0:15:05.7 Norah Jones: It sounds so powerful, because it’s a process that it sounds like it’s easy to understand, and this registration of the result, the certification and the information that’s provided in the language, and as you mentioned, of an employer, is quite extraordinary. Let’s take a look at what languages we might be talking about, and are we talking about something that is limited to the United States, or are we talking about something that has global implications for adult Heritage, or other? But I’m so focused on the Heritage folks right now to be able to follow through with this learning and certification.
0:15:54.4 Linda Egnatz: Well, I think at the base, Global is definitely the word to use when we’re talking languages. Languages are global and they connect us in interesting ways, whether it’s virtually or face-to-face through travel or visits or something else. And so, when we look at the heritage space, at the Global Seal we’re able to provide certification and documentation in over 130 different languages. And we are Global in the sense that we have already issued the Global Seal of Biliteracy in 13 different countries, I think, and counting. In Asia, at Latin America, obviously all 50 US States and Europe. And UK, we’re gonna be… And so, it’s really an exciting piece, because you’ll see individuals that have a language skill but have never taken a test and excited to document that. But we also look at the sort of the space… When you’re talking about international recognition, one of the things that’s important is that this ACTFL scale that I described previously isn’t necessarily the scale that’s going to be used in other countries.
0:17:08.0 Linda Egnatz: And so, the Global Seal also does a certification process using the CEFR or what’s called the Common European Framework of Reference, which is basically the Council of Europe or the EU, and how they look at language and measuring it. And it’s been used for a long time, because in Europe it’s a little bit more… The countries are a little more like sizes of states, and so there is much more fluidity when a worker or an employer is moving from one country to another.
0:17:40.9 Linda Egnatz: But now important level of language skill is important to employers, because it can determine how well does that person interact with someone else on the job or another customer or client. And so, I think as an individual heritage learner, so for example, in my State of Illinois, our most popular language after English and Spanish is Polish. We have a huge Polish population, we have Polish speaking communities, but we also have lots of interaction with Poland and Sister Cities in Poland.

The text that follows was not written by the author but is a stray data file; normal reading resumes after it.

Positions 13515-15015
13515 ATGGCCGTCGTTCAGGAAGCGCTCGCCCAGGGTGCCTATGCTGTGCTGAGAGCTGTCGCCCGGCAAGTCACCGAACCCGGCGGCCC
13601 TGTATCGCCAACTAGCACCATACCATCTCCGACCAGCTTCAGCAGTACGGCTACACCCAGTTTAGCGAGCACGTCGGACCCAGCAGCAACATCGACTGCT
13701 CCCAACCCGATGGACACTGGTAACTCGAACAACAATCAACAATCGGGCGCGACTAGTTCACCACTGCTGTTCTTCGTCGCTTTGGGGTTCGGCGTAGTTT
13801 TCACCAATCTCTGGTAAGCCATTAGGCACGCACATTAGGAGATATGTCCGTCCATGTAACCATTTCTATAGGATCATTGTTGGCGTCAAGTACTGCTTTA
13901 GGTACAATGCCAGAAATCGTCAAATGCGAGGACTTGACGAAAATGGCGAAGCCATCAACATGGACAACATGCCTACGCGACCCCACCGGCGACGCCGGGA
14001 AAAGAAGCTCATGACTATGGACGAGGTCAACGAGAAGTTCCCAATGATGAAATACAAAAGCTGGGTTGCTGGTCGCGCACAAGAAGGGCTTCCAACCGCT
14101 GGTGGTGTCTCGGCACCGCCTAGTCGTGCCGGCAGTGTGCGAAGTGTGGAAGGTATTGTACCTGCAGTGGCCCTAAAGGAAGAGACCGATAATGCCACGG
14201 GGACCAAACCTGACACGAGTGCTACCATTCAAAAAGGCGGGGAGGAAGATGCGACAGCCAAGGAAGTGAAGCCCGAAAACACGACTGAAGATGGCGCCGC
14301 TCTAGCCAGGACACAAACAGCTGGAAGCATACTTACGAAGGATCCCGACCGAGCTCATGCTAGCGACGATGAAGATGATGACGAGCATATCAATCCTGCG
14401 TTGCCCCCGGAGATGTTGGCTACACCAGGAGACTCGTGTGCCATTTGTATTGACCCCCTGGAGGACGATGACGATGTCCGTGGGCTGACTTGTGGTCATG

0:18:11.9 Linda Egnatz: And I think that that piece allows you to sort of broaden your own personal connections and to become more active in a heritage community. So, I don’t know if I completely answered that question or if I went off the target, but if you have a heritage language, celebrate it because you might be surprised, you might take that summer… Like, take a summer course in your native country. You know, there’s lots of things you can do.
0:18:41.0 Norah Jones: So many things.
0:18:46.8 Norah Jones: I’d like to do a shout out to a supporter of my podcast, Avant Assessment. Avant Assessment is also the sponsor of the Global Seal of Biliteracy, and so the commitment to assessment as a measurement of skill is all baked into what Avant Assessment does. Thanks Avant Assessment for being a supporter of my podcast and for the special way of measuring what we can do in our lives with our languages.
0:19:22.4 Norah Jones: Do you have a story that you enjoy, an experience with an individual or some group you’ve worked with anywhere in the world? Because you travel quite a bit on behalf of Global Seal, where you’ve seen lights go on, changes and opportunities open.
0:19:42.1 Linda Egnatz: Yeah, lots of them, lots of them. I mean here in the US it’s been a joy working with some of those heritage language schools that meet on Saturdays or Sunday afternoons. They oftentimes sort of exist in a silo. The teachers, imagine there’s not… There’s very little pay, sometimes it’s volunteer, and they’re there every Saturday for 20 years while those children are growing up, and it’s an amazing commitment and passion to keep that heritage alive. And so I’ve had the joy of working with a number of those communities.
0:20:21.3 Linda Egnatz: I’ve had the opportunity to visit some of those schools. I’ve visited a Czech School in Chicago, a Bulgarian school in Seattle, and it’s really exciting. And I’ve had opportunities to be in both the Czech and Bulgarian embassies because those countries are really excited that their expats are passing on the language, but also the culture, the heroes, their art, their literature. And so all that’s always been special. I’m working on some projects now with the heritage community in UK, again, when they’ve immigrated to a new country there’s concerns of how do we prevent the language from being lost and how are we working to preserve it.
0:21:09.6 Linda Egnatz: And I have an opportunity to work with a group, with an Arabic group that’ll be testing for the Global Seal this fall in Poland recently. And working with the Polish community there who’s also welcoming their own group of Ukrainian immigrants that are bringing a language and dealing with the challenge of integrating those 3 million plus Ukrainians into their schools. Then I saw, I visited a school where we were testing for the global seal of Biliteracy, and on the wall there were images of different things, school supplies or the water fountain and the nurses’ office, and it was labeled both in Ukrainian and in Polish. And so looking at where language comes to play and how we can support it and encourage it and applaud it is just a joy.